Remembering Beth Lazroe

The room was relatively crowded with a lot of terribly important-seeming types and I was like a fish out of water. All seemed to be dressed better than me, spoke better than me, and were a lot surer of themselves than me. I was at a party at the Prague British Council of the 1990s, which no one will probably ever write a book about, but probably should someday. Staid and innocuous on the outside, anarchistic and decadent on the inside. Standing in the corner, the only place that offered at least the slight possibility of invisibility, I surveyed the room, wondering how long I would have to stay before escaping, when suddenly, like a knife cutting through a still-warm Victoria sponge cake, a sharp, hissing-yet-thunderous voice turned heads toward the tables of drinks and food. I looked at the source of the commotion and saw, below a head of hair far too wild for this part of Europe, flailing arms, and a ferocious exit. Unable to make out exactly what was said, it was still clear from the verbal and nonverbal aspects of those 7-10 seconds almost 30 years ago that this person was unhappy with the injustice represented by the state of the food, the wine, but also, implicitly, those people that didn’t look like me, the British Council, the monarchy, the patriarchy, global capitalism, and much more. It was a literal hurricane.

A few years later, I found myself at a faculty meeting at my new place of work, the relatively shiny, new private educational provider on the block, the University of New York in Prague. Being rather young, I was wide-eyed, enthused, and uncritical about the position, listening intently to the American dignitaries at the front of the room talk about the role of private education in the marketplace with the local management, the glory of the American education system, and so on. One of the people at the front of the room responded to a hand up in the audience behind me, and suddenly, it happened. The windows flew open, curtains blowing frantically in the wind, papers flying like nuclear fallout, women grasping their bonnets, men trying to keep their balance by holding onto their chairs. It was HER! I again heard the knife I had heard a few years earlier, this time slicing through New York cheesecake, arms again flailing, hair electric, her voice of a deep, heavy texture with that taunting rasp. I was again unable to make out in all the commotion exactly what was being said, but I was pretty sure it was about standards in the programs being offered, tangentially American imperialism, the Global South, racism, fascism, and global warming. It was again a literal hurricane.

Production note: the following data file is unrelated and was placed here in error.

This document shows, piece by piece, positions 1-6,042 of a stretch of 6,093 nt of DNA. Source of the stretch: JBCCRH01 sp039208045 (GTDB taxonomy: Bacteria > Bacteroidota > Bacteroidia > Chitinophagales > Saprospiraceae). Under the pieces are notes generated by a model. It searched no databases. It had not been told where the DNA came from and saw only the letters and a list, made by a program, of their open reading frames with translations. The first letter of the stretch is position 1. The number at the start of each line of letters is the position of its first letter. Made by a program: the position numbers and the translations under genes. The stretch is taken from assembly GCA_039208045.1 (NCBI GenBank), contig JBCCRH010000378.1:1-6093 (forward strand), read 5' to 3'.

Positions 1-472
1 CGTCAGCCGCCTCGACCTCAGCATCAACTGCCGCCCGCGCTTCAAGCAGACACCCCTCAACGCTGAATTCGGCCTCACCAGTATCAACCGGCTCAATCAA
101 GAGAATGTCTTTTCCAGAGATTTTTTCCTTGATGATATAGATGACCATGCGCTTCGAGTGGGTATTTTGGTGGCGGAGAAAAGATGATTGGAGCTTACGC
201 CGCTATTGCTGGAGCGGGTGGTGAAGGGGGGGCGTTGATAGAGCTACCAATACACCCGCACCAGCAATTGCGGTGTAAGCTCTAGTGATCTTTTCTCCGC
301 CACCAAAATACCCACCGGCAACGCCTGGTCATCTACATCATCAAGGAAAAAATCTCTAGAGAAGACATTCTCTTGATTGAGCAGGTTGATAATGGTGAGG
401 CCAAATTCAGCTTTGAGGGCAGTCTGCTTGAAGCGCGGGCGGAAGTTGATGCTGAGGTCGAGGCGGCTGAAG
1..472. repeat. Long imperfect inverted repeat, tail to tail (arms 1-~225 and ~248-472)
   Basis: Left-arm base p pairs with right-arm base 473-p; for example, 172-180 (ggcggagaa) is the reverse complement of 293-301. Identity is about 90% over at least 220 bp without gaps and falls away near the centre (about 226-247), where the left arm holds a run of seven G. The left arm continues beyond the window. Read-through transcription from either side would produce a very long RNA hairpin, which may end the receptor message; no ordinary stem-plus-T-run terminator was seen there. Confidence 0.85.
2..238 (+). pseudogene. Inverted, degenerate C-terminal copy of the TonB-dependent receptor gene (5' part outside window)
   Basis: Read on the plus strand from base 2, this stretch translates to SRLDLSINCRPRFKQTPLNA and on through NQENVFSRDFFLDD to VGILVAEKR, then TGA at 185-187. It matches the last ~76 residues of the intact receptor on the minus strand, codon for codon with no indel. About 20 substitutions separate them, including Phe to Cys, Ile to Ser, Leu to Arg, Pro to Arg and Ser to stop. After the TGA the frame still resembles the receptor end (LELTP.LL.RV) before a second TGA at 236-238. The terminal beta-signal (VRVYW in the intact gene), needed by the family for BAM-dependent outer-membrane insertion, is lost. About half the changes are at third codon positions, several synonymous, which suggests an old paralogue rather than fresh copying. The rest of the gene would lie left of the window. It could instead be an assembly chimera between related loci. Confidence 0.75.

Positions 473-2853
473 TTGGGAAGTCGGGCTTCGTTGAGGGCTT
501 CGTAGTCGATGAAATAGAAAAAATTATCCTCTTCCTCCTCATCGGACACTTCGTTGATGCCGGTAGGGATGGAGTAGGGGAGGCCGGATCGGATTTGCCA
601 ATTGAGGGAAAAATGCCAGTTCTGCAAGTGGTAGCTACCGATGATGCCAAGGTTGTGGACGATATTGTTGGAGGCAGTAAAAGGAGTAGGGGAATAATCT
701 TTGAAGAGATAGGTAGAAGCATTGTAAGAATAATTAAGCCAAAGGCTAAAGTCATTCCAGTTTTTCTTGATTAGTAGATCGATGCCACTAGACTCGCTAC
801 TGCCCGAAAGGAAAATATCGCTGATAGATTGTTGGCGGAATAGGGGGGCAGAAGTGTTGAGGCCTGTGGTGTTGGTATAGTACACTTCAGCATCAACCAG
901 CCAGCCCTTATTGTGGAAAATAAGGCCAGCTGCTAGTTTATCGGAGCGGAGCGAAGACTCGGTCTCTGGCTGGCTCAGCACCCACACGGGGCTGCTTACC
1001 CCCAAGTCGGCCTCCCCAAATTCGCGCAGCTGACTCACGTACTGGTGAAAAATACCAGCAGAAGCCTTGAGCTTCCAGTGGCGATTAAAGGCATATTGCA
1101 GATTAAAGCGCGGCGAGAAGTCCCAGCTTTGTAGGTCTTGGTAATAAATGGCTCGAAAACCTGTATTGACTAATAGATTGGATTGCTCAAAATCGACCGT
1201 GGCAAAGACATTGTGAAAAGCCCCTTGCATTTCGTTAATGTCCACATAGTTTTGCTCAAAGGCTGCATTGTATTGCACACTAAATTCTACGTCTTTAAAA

In the subsequent years, I got to know this woman pretty well, being in the same department as her, and got sort of used to the hurricane swelling up from time to time. I was rarely there when it emerged (with the exception of general faculty meetings, which will NEVER be the same) but I was often the one that was approached to deal with the incoming storm, once the early warning systems were shrieking down the halls. Often it was related to the two examples above – a backlash to injustice or (double) standards, and very often it was related to students, and sometimes faculty. For example, it was par for the course that the call would come early in the semester to ask if I could do something about Beth kicking her students out of her class… again. It was of course never that simple, but always scandalous. Beth deeply cared about her students and was in her mind not sending them away, but refusing to put them in any form of disadvantageous position. She also consistently refused to ignore symbols, models, or behaviors from her colleagues or students that sent messages of intimidation or victimization. Where the rest would ‘get on with it’ and let it pass, until the end, Beth was having none of it.

This concern with injustice, standards, and care for her students and colleagues did not necessarily make Beth unique in the academic community. But her resilience, willingness to fight, and refusal to back down did. Where her contemporaries softened, and in the age of hyper-visibility younger generations refuse to engage due to the impact it could have on their careers and social status, nothing would stop Beth from relentlessly pursuing what she felt was right. In the process of her acting impulsively in pursuit of doing the right thing, she inspired many – dozens of colleagues, perhaps thousands of students. Her message of unwavering engagement lives on for them and hopefully inspires them to spread it further.

Thank you, Beth.

An open-door memorial event is being held in memory of Beth on June 2nd, 2023 from 11:00-17:00. It will take place in classroom U1 at FAMU, Smetanovo nábř. 1012/2, 110 00 Staré Město, where Beth’s work will be shared. At 14:00 a short film composed of video testimonials made by Beth’s former students, colleagues, and friends will be screened, along with short reflections from guests. The event is collectively hosted by FAMU, UNYP, and Prague Film School. A Facebook event is here:

Written by
Todd Nesbitt

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